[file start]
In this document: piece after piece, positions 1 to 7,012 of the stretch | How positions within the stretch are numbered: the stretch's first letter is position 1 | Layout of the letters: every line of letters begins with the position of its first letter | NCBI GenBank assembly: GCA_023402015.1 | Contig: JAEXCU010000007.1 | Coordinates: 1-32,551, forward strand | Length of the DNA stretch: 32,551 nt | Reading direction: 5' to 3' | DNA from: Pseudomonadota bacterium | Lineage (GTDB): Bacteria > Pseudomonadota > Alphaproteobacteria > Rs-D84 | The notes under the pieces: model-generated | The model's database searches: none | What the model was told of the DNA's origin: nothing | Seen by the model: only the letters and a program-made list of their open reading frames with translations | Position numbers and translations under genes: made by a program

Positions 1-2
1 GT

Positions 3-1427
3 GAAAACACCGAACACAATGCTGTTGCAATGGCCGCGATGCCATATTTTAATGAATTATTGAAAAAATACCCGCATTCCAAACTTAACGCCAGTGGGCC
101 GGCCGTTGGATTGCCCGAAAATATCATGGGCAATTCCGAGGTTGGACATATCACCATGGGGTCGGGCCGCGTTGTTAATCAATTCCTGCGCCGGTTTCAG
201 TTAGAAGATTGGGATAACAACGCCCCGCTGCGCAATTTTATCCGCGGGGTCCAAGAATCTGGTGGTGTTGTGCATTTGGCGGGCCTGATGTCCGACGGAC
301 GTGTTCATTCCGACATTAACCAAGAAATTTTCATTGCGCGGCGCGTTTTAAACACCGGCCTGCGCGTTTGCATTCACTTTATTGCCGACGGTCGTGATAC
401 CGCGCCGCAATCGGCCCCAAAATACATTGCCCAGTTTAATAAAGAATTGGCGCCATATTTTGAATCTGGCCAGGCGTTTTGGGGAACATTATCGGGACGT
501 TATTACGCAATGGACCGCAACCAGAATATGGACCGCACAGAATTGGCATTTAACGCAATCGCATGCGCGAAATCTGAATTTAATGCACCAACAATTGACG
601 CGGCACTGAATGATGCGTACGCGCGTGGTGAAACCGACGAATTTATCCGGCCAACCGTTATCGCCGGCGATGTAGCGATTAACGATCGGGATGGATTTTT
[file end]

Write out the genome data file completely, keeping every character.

In this document: piece after piece, positions 1 to 7,012 of the stretch | How positions within the stretch are numbered: the stretch's first letter is position 1 | Layout of the letters: every line of letters begins with the position of its first letter | NCBI GenBank assembly: GCA_023402015.1 | Contig: JAEXCU010000007.1 | Coordinates: 1-32,551, forward strand | Length of the DNA stretch: 32,551 nt | Reading direction: 5' to 3' | DNA from: Pseudomonadota bacterium | Lineage (GTDB): Bacteria > Pseudomonadota > Alphaproteobacteria > Rs-D84 | The notes under the pieces: model-generated | The model's database searches: none | What the model was told of the DNA's origin: nothing | Seen by the model: only the letters and a program-made list of their open reading frames with translations | Position numbers and translations under genes: made by a program

Positions 1-2
1 GT

Positions 3-1427
3 GAAAACACCGAACACAATGCTGTTGCAATGGCCGCGATGCCATATTTTAATGAATTATTGAAAAAATACCCGCATTCCAAACTTAACGCCAGTGGGCC
101 GGCCGTTGGATTGCCCGAAAATATCATGGGCAATTCCGAGGTTGGACATATCACCATGGGGTCGGGCCGCGTTGTTAATCAATTCCTGCGCCGGTTTCAG
201 TTAGAAGATTGGGATAACAACGCCCCGCTGCGCAATTTTATCCGCGGGGTCCAAGAATCTGGTGGTGTTGTGCATTTGGCGGGCCTGATGTCCGACGGAC
301 GTGTTCATTCCGACATTAACCAAGAAATTTTCATTGCGCGGCGCGTTTTAAACACCGGCCTGCGCGTTTGCATTCACTTTATTGCCGACGGTCGTGATAC
401 CGCGCCGCAATCGGCCCCAAAATACATTGCCCAGTTTAATAAAGAATTGGCGCCATATTTTGAATCTGGCCAGGCGTTTTGGGGAACATTATCGGGACGT
501 TATTACGCAATGGACCGCAACCAGAATATGGACCGCACAGAATTGGCATTTAACGCAATCGCATGCGCGAAATCTGAATTTAATGCACCAACAATTGACG
601 CGGCACTGAATGATGCGTACGCGCGTGGTGAAACCGACGAATTTATCCGGCCAACCGTTATCGCCGGCGATGTAGCGATTAACGATCGGGATGGATTTTT